What Are You Wondering About Today?

Spiritual Directors International (SDI)

In the deserts of Egypt, Palestine and Syria, young seekers of the contemplative life would find elder monks and hermits who could provide guidance, instruction and encouragement along the way.

Over the centuries in the monasteries of the Christian tradition, it became commonplace for more seasoned monks to offer mentoring and support to the novices and beginners of the interior life.

Certainly, the Christian mystical/contemplative tradition endorses having a meaningful one-on-one relationship as a way to foster the mystical life: St. Brigid of Kildare is famous for saying “Anyone without a soul friend is like a body without a head” (using the classic Celtic name for spiritual companion, soul friend or anamchara — from which this website takes its name). Aelred of Rievaulx, Ignatius of Loyola, Teresa of Ávila, and Evelyn Underhill are among the other leading voices of the mystical tradition who also endorsed walking with a spiritual companion as an essential practice of the contemplative life — for all people.

Today, this tradition of one-on-one spiritual accompaniment (companionship) continues — and it’s not just limited to saints or monks, priests or nuns. In fact, in our time, spiritual direction (its most common, if imperfect, name) is a ministry that flourishes especially among laypeople — ordinary folks who seek spiritual growth and greater intimacy with God/the Divine, even in the midst of busy, full and demanding family lives and careers.

In the 1970s, spiritual direction was something mostly associated with monasteries or religious “professionals.” But thanks to the pioneering work of contemplative leaders like Kenneth Leech, Tilden Edwards, Janet Ruffing, and Margaret Guenther, by the 1980s and 1990s spiritual companionship became increasingly visible in the culture of contemplative Christianity. As this ministry, so long hidden by cloistered walls, became an increasingly available resource for laypeople, several leaders in the spiritual direction world gathered in 1989 to form a service organization for spiritual directors and the people they serve. Thus was born Spiritual Directors International, which these days tends to simply use its acronym, SDI.

SDI now is an educational nonprofit, serving over 6,000 members in 42 countries around the world. Although it began as a gathering of Christian spiritual companions, today the organization is interfaith in scope and supports spiritual guides of any faith tradition. On its website, SDI says it is “committed to supporting and growing access to spiritual companionship and the deep listening, open questions and compassion our healing modality offers.” The organization’s vision statement is “SDI believes spiritual companionship and deepening into the sacred transform individuals, society, and all creation.”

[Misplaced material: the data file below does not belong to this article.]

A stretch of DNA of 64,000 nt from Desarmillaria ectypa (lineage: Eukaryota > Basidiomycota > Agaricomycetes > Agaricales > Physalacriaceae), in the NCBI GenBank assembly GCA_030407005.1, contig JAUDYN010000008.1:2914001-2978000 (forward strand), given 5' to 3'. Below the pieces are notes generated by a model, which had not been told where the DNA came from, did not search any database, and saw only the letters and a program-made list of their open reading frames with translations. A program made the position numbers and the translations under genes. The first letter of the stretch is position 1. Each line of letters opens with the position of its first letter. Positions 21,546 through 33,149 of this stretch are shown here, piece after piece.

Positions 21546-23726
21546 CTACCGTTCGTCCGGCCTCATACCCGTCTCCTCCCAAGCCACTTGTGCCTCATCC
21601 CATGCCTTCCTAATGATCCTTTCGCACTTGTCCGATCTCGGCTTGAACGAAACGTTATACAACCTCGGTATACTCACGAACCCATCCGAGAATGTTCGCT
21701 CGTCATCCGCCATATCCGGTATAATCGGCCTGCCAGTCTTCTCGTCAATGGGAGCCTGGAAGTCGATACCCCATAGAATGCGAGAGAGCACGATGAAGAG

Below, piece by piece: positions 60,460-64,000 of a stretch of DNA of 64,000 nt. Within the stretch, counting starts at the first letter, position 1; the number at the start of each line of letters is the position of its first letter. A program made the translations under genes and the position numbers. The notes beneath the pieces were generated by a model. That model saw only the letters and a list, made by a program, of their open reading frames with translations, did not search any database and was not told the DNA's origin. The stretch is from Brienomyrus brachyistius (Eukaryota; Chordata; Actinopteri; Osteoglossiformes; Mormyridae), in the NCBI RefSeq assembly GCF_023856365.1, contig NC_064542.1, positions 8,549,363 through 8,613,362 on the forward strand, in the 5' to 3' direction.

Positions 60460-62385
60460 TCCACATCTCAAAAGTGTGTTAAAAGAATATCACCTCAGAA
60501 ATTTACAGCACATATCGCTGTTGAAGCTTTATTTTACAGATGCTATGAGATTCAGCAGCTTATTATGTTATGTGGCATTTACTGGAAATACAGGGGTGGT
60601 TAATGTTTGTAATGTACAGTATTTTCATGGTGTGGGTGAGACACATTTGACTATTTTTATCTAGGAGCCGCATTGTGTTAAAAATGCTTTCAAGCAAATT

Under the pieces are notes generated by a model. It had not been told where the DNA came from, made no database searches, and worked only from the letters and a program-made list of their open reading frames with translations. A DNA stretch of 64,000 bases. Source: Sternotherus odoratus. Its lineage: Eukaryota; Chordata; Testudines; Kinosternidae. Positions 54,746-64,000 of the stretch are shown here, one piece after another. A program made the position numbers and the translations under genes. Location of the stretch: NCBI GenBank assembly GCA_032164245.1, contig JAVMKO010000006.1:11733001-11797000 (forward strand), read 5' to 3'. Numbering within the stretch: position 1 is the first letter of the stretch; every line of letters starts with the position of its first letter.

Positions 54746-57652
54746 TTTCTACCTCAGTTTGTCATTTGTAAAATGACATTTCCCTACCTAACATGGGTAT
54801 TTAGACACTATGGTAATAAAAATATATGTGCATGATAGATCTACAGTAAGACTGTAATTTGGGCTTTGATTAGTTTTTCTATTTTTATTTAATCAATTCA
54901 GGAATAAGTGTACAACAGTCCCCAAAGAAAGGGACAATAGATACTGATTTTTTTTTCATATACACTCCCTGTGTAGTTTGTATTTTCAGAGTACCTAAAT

If you are in need of a spiritual director/spiritual companion/soul friend, SDI offers a searchable database where you can find spiritual companions in your region (or ones who can be reached online). They also provide information on retreat centers and on formation programs for those who feel called to the ministry of spiritual companionship. You can narrow your search by the director’s spiritual tradition, location, gender, age, and other categories, to narrow down your results. It’s important to remember that just because someone is listed in a database does not, in itself, mean they are the right spiritual companion for you — but this can be an invaluable resource for finding people who perform this ministry and making contact to discern if someone is the right person to walk with you on your spiritual journey. To access the SDI database, click here: www.sdicompanions.org/find-a-spiritual-director-companion/

For spiritual directors themselves, SDI offers a variety of resources, from publications to conferences to courses designed to support this ministry. SDI is widely respected as the leading organization providing support and service to spiritual directors. For one small example, the organization’s Guidelines for Ethical Conduct is a thoughtful and perceptive guide to what the best practices of a spiritual direction ministry looks like.

To learn more about SDI, find a spiritual director, or explore what spiritual direction might mean for you, visit the organization’s website at www.sdiworld.org.

To learn about Carl McColman’s ministry of spiritual direction, visit www.anamchara.com/spiritual-direction.


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